“Howard, you were too hardheaded to listen to Me after you were shot once. You didn’t listen to Me after the second shot. Here, big boy, let Me give you your third bullet hole. Now, do I have your attention…?” – Seal Team Six
In one respect, it was the beginning of the end for Howard Wasdin, one of America’s elite Navy SEAL warriors.
It was 1993 and President Bill Clinton was trying to find a political solution to “Operation Restore Hope” in Somalia, a war-torn country located in the Horn of Africa.
The humanitarian effort, which Clinton inherited from his predecessor, George H.W. Bush, became the focus of America’s military after a State Department cable, which caught the attention of Bush, described the horrible suffering in the country as “A Day of Hell.”
Nearly 25% of Somalia’s children under the age of five were dead, and nearly 2 million more people were in “imminent danger of dying from starvation,” according to the International Committee of the Red Cross. This at the hands of warlord Mohamed Farrah Aidid and his foot soldiers.
On August 8, 1993, four American military policemen, serving as part of the United Nations Somalia mission, were killed by an explosive mine. As a result, President Clinton ordered a task force of the military’s most elite forces to take action — Delta Force, Rangers, Task Force 160, and later the Navy Seals, which included Howard E. Wasdin.
“That night, we stayed in the hangar with the rest of the American military, about 160 men in all,” Wasdin writes in “Seal Team Six,” a collection of stories about his life as a Navy Seal sniper. “Each soldier had a 4′ x 8′ place to call his own. On my cot, four wooden poles stood up, one in each corner, to drape a net on to keep the mosquitoes out.
“Hawks swooped down and caught rats the size of small dogs, flying them back up to the rafters for dinner.”
Over the course of the next month, Wasdin expressed displeasure with the Clinton political machine repeatedly tying the hands of military professionals on the ground.
“President Clinton also helped Aidid,” Wasdin recalled of one particularly bloody ambush by the warlord which killed more than one hundred Somalis, “halting combat operations in Mogadishu until an investigation could be completed. Political popularity trumps American lives.”
But on October 3, Wasdin was forced to come to terms with his own mortality. Not only was it the end of a failed military mission, it turned out to be the end a life of self-adoration, invincibility and self-control for Wasdin.
It was the end of a life of an attitude of pride, the end of a life dedicated to suppressing his emotions and feelings, his very humanity. For Wasdin, it was the end of a life of believing his world was made and shaped through his own actions, not guided by a higher power.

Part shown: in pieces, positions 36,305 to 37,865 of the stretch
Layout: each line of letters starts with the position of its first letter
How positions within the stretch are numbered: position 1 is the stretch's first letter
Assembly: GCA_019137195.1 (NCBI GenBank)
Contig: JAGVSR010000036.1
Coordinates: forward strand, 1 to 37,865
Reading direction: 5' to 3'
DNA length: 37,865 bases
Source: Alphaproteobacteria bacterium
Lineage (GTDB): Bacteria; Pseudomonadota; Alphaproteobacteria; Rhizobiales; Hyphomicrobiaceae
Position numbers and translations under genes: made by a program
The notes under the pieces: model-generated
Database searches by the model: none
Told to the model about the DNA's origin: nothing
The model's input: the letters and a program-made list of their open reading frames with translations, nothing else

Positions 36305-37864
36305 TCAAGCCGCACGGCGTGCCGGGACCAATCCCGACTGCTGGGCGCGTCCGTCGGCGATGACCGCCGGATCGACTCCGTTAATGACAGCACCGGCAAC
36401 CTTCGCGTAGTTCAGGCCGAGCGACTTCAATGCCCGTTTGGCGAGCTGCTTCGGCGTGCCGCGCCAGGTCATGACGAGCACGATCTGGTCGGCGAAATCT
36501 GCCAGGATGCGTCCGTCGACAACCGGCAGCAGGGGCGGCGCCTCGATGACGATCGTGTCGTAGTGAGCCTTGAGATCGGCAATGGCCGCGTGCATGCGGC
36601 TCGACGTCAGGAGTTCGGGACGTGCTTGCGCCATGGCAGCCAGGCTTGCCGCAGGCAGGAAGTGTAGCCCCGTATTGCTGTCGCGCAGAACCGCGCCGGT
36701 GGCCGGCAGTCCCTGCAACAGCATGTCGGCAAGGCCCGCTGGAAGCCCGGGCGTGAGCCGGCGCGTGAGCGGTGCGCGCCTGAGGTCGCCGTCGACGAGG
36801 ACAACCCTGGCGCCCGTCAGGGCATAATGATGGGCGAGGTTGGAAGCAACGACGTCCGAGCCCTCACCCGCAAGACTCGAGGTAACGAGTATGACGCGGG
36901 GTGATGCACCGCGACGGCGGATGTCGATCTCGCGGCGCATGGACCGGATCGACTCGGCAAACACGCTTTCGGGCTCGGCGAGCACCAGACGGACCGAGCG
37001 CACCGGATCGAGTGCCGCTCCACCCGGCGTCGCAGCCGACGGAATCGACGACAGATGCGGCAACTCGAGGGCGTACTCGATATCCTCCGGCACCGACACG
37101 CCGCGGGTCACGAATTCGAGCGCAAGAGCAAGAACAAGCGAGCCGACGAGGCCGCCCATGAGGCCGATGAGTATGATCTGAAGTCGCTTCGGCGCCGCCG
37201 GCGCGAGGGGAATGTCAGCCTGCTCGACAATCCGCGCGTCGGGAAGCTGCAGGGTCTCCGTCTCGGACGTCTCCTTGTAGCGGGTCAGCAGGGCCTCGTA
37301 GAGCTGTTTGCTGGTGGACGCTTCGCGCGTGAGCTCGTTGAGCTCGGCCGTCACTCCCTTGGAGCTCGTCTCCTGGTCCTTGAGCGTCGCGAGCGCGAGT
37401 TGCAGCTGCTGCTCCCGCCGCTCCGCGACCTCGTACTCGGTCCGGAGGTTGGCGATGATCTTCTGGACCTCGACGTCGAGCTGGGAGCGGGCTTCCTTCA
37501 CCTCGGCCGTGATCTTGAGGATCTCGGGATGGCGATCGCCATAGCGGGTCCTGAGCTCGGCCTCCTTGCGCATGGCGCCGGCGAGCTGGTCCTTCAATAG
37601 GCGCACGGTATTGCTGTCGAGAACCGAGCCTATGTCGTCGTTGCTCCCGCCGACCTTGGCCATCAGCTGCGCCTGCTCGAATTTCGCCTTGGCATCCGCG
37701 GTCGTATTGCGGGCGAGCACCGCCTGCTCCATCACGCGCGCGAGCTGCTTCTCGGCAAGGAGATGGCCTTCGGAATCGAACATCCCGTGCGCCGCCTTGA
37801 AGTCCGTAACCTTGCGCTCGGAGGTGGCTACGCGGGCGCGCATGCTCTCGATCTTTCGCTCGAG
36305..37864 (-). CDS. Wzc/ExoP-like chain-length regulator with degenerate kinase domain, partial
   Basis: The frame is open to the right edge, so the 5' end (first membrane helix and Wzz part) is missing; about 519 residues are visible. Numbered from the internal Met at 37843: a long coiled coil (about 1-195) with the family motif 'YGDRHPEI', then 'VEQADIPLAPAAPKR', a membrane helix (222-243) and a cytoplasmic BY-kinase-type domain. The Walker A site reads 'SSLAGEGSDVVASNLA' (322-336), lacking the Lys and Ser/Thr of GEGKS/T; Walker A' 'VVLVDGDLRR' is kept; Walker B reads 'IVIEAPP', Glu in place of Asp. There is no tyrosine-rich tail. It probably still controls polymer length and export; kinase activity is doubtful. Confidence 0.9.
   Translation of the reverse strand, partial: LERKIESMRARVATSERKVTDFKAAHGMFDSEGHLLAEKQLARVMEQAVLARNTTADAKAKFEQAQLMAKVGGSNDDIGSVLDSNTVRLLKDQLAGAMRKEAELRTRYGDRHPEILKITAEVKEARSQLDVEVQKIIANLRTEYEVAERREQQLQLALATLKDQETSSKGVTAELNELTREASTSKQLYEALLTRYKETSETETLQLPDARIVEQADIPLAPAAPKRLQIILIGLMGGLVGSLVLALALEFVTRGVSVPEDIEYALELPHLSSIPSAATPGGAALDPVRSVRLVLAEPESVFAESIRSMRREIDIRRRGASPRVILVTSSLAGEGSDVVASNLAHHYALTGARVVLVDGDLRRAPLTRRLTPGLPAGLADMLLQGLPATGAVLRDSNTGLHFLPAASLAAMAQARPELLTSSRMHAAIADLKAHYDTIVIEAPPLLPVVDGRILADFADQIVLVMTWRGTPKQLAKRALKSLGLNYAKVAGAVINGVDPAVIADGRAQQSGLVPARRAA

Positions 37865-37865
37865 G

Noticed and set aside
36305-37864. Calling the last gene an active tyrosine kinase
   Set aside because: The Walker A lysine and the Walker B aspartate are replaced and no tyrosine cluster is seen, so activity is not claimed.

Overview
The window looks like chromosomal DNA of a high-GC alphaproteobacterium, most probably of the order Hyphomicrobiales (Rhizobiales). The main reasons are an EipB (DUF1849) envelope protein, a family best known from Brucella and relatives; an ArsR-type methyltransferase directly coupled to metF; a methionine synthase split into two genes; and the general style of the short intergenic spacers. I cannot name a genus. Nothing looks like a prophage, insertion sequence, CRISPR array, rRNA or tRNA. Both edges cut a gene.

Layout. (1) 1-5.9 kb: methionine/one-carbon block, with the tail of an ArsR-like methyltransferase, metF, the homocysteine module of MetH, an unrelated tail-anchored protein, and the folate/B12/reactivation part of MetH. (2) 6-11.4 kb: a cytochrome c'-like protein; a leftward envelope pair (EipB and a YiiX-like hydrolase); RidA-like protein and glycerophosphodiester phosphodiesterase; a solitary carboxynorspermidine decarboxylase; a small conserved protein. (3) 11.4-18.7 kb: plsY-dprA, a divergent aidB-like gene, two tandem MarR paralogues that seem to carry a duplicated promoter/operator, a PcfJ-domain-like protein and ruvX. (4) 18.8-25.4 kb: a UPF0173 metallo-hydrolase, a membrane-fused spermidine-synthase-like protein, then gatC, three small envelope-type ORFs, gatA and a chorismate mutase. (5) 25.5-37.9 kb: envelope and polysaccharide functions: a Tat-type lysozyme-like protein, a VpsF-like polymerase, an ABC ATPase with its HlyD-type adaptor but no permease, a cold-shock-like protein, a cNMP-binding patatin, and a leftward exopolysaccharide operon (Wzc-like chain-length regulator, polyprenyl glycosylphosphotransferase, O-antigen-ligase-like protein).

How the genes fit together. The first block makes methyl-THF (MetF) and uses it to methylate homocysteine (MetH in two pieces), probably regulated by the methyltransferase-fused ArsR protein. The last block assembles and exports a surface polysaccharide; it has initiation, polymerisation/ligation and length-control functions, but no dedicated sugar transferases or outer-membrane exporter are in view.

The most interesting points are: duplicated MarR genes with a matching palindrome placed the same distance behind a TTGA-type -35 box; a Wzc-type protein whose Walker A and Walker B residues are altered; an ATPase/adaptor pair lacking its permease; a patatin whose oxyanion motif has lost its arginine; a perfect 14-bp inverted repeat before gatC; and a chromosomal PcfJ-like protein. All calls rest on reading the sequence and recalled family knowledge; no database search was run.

It was a routine operation that turned into a well-orchestrated ambush on the streets of Mogadishu. In the end, eighteen Americans were killed and eighty-four wounded.
Wasdin suffered three wounds to his body, including a painful bone injury that nearly cost him his leg.
“Once again, death had just missed me….like all the other misses. I thought maybe Casanova and I could’ve made a difference if we’d been riding in the QRF helicopter flight when the three men died. It hadn’t occurred to me that maybe I could’ve been killed. It hadn’t occurred to me that God was looking out for us,” Wasdin reflected in his memoir.
“Now forty-eight years old and not as cocky, I wonder, Would I have been able to get the enemy before he got me? Maybe people would’ve been coming to my memorial ceremony.”
And while it was the end of one part of his life, it was also an awakening for Wasdin. Through the physical adversity, Wasdin realized his superhuman skills which he used to discipline himself as a Navy Seal sniper were in fact a gift from God.
At his darkest moment, he was humbled by the awesome power of God.
“In retrospect, I see that God was letting me know I was only human, that being a SEAL was just a job… He humbled me and brought me back down to earth,” Wasdin said. “Made me become a father to my children. At the time, no one could’ve convinced me of all that, but looking back, getting shot in the log was the best thing that ever happened to me.”
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